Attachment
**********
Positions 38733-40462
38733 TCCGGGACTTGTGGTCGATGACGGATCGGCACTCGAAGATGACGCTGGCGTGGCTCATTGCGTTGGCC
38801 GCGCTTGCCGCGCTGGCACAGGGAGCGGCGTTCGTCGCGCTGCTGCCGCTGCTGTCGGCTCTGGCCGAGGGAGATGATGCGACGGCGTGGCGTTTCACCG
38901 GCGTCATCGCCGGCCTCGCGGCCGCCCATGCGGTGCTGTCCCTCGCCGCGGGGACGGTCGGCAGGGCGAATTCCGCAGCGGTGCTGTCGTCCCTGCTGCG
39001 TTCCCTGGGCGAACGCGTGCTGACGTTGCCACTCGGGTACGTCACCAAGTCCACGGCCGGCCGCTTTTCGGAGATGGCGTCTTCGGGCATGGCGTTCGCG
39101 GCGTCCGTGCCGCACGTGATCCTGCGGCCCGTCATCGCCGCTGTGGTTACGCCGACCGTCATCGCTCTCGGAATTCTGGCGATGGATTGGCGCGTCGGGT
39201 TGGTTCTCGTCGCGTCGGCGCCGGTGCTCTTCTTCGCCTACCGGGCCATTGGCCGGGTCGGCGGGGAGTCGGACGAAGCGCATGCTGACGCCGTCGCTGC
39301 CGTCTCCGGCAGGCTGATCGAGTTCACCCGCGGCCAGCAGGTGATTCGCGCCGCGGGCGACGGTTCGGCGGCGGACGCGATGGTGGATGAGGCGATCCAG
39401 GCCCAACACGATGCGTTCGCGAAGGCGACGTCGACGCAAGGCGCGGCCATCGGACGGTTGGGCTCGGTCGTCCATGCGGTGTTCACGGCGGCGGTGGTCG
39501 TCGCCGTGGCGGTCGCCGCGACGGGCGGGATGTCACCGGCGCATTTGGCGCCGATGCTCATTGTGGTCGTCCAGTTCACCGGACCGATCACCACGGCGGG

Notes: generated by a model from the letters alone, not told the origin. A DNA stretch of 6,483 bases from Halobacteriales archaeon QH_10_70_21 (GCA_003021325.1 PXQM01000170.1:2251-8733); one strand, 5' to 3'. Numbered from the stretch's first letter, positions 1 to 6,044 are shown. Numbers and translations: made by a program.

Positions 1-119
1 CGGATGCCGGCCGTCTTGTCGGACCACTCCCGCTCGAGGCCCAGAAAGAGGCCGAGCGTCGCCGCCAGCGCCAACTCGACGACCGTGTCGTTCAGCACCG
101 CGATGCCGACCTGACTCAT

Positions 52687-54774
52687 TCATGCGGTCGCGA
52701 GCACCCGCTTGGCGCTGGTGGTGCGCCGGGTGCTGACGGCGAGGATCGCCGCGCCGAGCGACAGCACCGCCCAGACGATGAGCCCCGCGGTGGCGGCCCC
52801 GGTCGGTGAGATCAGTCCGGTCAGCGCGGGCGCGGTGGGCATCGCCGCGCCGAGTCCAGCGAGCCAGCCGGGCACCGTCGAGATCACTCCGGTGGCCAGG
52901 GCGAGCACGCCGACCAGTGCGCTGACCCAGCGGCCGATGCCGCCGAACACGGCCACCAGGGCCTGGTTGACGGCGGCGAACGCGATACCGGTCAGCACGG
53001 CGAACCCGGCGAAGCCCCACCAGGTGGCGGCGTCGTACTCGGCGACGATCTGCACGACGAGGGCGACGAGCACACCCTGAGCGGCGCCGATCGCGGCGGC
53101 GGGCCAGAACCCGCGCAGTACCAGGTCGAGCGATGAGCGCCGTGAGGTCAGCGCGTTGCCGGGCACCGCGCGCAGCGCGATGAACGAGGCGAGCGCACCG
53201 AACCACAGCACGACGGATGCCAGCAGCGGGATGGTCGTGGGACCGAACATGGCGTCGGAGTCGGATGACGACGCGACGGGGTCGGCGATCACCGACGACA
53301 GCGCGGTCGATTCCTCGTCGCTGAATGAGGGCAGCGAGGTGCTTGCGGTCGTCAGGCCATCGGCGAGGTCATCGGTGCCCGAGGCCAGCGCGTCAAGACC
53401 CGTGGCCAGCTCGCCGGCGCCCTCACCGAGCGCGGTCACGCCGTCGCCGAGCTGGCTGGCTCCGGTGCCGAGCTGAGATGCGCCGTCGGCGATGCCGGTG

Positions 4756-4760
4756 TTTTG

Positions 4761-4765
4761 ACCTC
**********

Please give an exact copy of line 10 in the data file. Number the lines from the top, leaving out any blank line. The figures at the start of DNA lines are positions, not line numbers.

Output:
39501 TCGCCGTGGCGGTCGCCGCGACGGGCGGGATGTCACCGGCGCATTTGGCGCCGATGCTCATTGTGGTCGTCCAGTTCACCGGACCGATCACCACGGCGGG